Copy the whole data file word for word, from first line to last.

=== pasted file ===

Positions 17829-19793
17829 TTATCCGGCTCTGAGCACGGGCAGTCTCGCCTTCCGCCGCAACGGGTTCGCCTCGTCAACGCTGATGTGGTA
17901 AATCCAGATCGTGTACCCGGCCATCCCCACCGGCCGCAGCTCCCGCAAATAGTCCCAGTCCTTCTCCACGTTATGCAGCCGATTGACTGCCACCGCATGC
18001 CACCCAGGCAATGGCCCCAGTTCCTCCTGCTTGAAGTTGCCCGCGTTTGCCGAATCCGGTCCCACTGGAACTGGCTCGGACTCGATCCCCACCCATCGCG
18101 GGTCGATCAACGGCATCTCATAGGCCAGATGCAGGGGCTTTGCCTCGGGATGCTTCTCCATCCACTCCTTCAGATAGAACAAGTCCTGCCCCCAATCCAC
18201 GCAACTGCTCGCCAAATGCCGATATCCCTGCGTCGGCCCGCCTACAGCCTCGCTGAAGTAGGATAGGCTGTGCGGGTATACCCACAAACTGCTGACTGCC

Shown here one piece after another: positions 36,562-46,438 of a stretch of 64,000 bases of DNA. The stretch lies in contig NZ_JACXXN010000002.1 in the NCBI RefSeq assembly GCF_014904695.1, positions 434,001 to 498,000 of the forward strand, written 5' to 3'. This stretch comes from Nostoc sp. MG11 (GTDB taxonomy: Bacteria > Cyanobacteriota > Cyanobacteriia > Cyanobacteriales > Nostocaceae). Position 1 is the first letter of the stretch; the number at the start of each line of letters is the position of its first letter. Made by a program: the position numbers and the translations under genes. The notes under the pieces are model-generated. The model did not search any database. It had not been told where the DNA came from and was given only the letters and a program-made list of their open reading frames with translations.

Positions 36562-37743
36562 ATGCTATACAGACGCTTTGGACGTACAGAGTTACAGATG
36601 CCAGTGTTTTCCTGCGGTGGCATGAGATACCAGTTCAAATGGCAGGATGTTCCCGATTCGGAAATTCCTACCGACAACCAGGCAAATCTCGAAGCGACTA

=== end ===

Positions 17829-19793
17829 TTATCCGGCTCTGAGCACGGGCAGTCTCGCCTTCCGCCGCAACGGGTTCGCCTCGTCAACGCTGATGTGGTA
17901 AATCCAGATCGTGTACCCGGCCATCCCCACCGGCCGCAGCTCCCGCAAATAGTCCCAGTCCTTCTCCACGTTATGCAGCCGATTGACTGCCACCGCATGC
18001 CACCCAGGCAATGGCCCCAGTTCCTCCTGCTTGAAGTTGCCCGCGTTTGCCGAATCCGGTCCCACTGGAACTGGCTCGGACTCGATCCCCACCCATCGCG
18101 GGTCGATCAACGGCATCTCATAGGCCAGATGCAGGGGCTTTGCCTCGGGATGCTTCTCCATCCACTCCTTCAGATAGAACAAGTCCTGCCCCCAATCCAC
18201 GCAACTGCTCGCCAAATGCCGATATCCCTGCGTCGGCCCGCCTACAGCCTCGCTGAAGTAGGATAGGCTGTGCGGGTATACCCACAAACTGCTGACTGCC

Shown here one piece after another: positions 36,562-46,438 of a stretch of 64,000 bases of DNA. The stretch lies in contig NZ_JACXXN010000002.1 in the NCBI RefSeq assembly GCF_014904695.1, positions 434,001 to 498,000 of the forward strand, written 5' to 3'. This stretch comes from Nostoc sp. MG11 (GTDB taxonomy: Bacteria > Cyanobacteriota > Cyanobacteriia > Cyanobacteriales > Nostocaceae). Position 1 is the first letter of the stretch; the number at the start of each line of letters is the position of its first letter. Made by a program: the position numbers and the translations under genes. The notes under the pieces are model-generated. The model did not search any database. It had not been told where the DNA came from and was given only the letters and a program-made list of their open reading frames with translations.

Positions 36562-37743
36562 ATGCTATACAGACGCTTTGGACGTACAGAGTTACAGATG
36601 CCAGTGTTTTCCTGCGGTGGCATGAGATACCAGTTCAAATGGCAGGATGTTCCCGATTCGGAAATTCCTACCGACAACCAGGCAAATCTCGAAGCGACTA